Several times recently, I’ve heard this kind of statement: “My Bible study feels like I’m only ‘completing a checklist,’ and I just don’t want to do it that way.” I fully understand that sentiment, and I appreciate the heart behind it. At the same time, though, I’m not opposed to “checklist” Bible study, at least on a temporary basis. Here’s why:
- Many of us learned Bible study in only a “checklist” way in the first place. That is, our churches told us we must do it but didn’t teach us how to do it. All we’ve known is “read and check it off.” Eventually, that approach leaves us wanting more—which is a good thing.
- Our concern about a debatable motive for Bible reading does not give us permission to neglect our Bible reading. If the proposed solution to a misdirected motive is to ignore the Word of God, that response simply takes us in the direction of disobedience. It certainly doesn’t resolve the issues.
- Sometimes we do indeed do our spiritual disciplines just because we know we need to, even when our heart’s not fully in it. Few of us approach the Word or prayer every time with zeal and expectation, but still we choose to be faithful in those struggling moments. That’s the right move.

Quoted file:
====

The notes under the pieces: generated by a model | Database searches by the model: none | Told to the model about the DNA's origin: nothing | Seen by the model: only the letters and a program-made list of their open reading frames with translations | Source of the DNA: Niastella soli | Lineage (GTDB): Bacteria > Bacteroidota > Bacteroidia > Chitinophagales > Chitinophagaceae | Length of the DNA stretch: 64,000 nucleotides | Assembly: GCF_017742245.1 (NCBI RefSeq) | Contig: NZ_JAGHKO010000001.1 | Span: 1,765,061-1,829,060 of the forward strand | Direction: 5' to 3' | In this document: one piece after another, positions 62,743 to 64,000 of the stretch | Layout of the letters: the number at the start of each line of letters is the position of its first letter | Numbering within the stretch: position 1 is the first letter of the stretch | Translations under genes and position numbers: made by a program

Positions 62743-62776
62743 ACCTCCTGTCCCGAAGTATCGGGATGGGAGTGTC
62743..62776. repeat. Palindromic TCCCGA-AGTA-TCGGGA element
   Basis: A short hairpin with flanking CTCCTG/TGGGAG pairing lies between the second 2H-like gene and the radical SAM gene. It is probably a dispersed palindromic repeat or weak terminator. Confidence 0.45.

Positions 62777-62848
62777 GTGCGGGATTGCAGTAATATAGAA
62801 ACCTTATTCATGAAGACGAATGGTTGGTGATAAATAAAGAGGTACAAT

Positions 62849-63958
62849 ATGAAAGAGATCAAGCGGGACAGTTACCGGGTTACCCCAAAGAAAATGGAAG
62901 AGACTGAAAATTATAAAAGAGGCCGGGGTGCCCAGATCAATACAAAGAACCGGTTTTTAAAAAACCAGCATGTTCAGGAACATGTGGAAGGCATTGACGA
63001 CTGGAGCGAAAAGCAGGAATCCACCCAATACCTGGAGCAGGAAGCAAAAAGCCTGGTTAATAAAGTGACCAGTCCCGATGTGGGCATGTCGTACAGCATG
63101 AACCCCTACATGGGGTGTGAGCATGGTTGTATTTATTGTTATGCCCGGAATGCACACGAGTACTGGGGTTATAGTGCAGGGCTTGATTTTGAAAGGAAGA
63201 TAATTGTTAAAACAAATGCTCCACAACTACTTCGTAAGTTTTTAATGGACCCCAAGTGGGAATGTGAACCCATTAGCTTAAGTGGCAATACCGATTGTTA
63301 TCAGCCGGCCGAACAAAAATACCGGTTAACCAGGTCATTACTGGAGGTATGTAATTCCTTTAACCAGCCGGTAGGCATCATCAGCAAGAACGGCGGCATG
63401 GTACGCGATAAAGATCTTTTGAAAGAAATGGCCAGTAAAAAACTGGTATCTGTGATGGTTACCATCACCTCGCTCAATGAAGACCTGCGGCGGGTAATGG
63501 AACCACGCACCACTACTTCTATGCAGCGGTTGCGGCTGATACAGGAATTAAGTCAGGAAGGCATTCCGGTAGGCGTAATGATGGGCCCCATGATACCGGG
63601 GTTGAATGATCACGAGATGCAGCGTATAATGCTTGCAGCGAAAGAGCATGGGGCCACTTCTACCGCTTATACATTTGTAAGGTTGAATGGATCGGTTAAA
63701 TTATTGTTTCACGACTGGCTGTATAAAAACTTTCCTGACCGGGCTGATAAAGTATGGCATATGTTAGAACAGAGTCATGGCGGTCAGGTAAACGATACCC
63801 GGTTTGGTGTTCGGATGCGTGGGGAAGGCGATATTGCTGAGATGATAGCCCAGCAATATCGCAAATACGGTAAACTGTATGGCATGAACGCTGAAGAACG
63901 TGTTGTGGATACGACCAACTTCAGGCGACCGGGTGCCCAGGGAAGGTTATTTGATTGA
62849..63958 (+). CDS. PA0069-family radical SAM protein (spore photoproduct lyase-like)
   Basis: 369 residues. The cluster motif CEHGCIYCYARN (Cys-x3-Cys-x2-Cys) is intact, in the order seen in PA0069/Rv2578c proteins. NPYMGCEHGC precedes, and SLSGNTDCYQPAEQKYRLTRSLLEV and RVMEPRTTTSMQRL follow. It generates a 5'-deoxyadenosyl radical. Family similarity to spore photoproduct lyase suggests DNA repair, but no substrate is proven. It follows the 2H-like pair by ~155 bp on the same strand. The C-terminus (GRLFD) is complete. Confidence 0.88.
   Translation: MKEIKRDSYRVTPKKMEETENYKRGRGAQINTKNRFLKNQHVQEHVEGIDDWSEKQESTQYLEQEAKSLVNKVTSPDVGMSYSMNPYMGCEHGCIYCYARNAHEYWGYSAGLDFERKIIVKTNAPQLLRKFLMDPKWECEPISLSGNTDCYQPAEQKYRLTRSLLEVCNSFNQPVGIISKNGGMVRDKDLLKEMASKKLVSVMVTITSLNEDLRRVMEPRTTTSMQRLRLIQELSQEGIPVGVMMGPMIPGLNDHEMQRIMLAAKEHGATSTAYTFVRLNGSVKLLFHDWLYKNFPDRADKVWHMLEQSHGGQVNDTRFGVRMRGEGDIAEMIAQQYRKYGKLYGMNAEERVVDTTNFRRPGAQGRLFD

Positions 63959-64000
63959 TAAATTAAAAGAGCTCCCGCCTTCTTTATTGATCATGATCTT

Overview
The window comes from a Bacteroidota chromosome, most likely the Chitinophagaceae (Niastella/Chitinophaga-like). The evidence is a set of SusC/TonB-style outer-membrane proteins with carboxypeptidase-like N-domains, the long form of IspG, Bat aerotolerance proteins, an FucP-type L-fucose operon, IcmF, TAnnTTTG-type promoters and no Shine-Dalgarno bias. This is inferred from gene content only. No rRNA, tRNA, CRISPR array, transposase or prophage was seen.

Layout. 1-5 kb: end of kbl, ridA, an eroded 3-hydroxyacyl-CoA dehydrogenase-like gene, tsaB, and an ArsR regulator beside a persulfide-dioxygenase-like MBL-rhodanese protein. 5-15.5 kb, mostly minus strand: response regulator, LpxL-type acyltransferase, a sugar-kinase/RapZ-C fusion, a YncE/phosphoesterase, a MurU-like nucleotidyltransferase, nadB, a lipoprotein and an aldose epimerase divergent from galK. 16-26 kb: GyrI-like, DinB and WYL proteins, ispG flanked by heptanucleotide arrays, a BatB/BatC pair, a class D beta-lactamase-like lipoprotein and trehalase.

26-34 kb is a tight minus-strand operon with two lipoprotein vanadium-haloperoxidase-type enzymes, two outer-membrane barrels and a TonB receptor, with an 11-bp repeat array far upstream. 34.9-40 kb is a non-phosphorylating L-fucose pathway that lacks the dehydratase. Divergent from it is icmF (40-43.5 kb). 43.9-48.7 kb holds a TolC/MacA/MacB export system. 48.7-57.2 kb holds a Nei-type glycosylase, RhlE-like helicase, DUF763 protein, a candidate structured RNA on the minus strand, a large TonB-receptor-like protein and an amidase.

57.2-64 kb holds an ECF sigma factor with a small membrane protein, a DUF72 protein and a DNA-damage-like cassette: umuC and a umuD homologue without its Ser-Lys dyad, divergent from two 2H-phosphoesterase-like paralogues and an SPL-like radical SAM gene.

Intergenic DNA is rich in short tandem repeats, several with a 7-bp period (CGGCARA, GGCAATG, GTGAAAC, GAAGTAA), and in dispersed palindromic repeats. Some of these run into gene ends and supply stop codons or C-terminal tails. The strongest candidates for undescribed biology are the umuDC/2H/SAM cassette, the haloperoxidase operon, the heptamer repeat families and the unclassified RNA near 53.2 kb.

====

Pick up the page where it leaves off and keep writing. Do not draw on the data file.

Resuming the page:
- As long as we put ourselves under the Word, we put ourselves in a place for God to grab our attention. The Word is powerful in itself, and it does not return to us empty (Isa 55:11). Our approaching the Bible in a “checklist” way does not limit the Word’s ability to convict and change us so we might long to hear more of it.
- We often need to develop the habit of Bible reading before it becomes a part of our spiritual DNA. I wish our Bible study DNA would develop overnight, but it doesn’t always happen that way. Sometimes, our Bible study becomes a delight only after we’ve been faithful in our duty.
Finally, have you looked at these free resources from Church Answers? If not, I encourage you to take advantage of these helpful e-books:
Lord, Teach Us Pastors to Pray! by Chuck Lawless
Leading Change when Nobody Wants It by Sam Rainer
Leading a Post-COVID Church by Thom Rainer